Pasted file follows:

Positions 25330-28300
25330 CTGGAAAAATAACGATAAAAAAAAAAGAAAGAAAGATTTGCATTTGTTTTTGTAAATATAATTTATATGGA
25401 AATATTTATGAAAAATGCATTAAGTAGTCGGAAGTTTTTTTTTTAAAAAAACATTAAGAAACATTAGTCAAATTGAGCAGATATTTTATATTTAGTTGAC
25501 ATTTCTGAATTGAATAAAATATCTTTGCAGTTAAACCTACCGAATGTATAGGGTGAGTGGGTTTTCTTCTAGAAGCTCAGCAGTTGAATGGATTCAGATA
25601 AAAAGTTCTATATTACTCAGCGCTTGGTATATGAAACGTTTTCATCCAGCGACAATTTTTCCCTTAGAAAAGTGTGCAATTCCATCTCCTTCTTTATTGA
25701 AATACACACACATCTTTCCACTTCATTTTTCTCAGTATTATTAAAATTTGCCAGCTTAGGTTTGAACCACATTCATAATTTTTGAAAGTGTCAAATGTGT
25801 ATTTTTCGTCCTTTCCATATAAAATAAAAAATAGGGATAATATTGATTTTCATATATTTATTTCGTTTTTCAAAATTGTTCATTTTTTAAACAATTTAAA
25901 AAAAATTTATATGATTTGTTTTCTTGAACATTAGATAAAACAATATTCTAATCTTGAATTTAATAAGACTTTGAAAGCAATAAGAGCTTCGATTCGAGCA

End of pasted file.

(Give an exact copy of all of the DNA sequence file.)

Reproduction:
Positions 25330-28300
25330 CTGGAAAAATAACGATAAAAAAAAAAGAAAGAAAGATTTGCATTTGTTTTTGTAAATATAATTTATATGGA
25401 AATATTTATGAAAAATGCATTAAGTAGTCGGAAGTTTTTTTTTTAAAAAAACATTAAGAAACATTAGTCAAATTGAGCAGATATTTTATATTTAGTTGAC
25501 ATTTCTGAATTGAATAAAATATCTTTGCAGTTAAACCTACCGAATGTATAGGGTGAGTGGGTTTTCTTCTAGAAGCTCAGCAGTTGAATGGATTCAGATA
25601 AAAAGTTCTATATTACTCAGCGCTTGGTATATGAAACGTTTTCATCCAGCGACAATTTTTCCCTTAGAAAAGTGTGCAATTCCATCTCCTTCTTTATTGA
25701 AATACACACACATCTTTCCACTTCATTTTTCTCAGTATTATTAAAATTTGCCAGCTTAGGTTTGAACCACATTCATAATTTTTGAAAGTGTCAAATGTGT
25801 ATTTTTCGTCCTTTCCATATAAAATAAAAAATAGGGATAATATTGATTTTCATATATTTATTTCGTTTTTCAAAATTGTTCATTTTTTAAACAATTTAAA
25901 AAAAATTTATATGATTTGTTTTCTTGAACATTAGATAAAACAATATTCTAATCTTGAATTTAATAAGACTTTGAAAGCAATAAGAGCTTCGATTCGAGCA